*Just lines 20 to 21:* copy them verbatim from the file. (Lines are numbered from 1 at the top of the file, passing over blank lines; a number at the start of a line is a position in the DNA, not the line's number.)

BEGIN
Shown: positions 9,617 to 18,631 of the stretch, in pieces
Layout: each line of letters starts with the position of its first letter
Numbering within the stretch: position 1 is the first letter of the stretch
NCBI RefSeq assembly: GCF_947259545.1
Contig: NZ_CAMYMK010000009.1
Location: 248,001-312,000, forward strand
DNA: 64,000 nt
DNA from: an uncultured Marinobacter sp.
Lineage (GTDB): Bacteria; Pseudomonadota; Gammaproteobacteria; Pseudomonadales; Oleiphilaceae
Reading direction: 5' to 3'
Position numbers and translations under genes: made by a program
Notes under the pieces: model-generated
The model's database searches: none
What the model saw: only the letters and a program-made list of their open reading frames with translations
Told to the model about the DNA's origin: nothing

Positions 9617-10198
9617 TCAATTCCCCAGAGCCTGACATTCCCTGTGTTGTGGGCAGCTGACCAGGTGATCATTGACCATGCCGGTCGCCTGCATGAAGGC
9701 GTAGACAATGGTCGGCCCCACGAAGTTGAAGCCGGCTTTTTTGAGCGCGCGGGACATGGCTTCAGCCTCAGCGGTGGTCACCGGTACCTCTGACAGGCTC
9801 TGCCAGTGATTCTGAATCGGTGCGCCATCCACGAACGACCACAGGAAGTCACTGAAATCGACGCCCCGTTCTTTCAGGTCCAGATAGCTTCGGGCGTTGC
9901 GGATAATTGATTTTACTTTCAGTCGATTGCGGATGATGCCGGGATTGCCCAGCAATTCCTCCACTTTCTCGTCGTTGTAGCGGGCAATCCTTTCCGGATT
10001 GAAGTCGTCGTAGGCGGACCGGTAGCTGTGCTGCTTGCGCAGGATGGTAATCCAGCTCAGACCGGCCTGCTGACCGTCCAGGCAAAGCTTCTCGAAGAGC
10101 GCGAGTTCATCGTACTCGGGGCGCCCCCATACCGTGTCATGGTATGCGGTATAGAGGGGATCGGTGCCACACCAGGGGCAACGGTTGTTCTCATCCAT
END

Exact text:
9901 GGATAATTGATTTTACTTTCAGTCGATTGCGGATGATGCCGGGATTGCCCAGCAATTCCTCCACTTTCTCGTCGTTGTAGCGGGCAATCCTTTCCGGATT
10001 GAAGTCGTCGTAGGCGGACCGGTAGCTGTGCTGCTTGCGCAGGATGGTAATCCAGCTCAGACCGGCCTGCTGACCGTCCAGGCAAAGCTTCTCGAAGAGC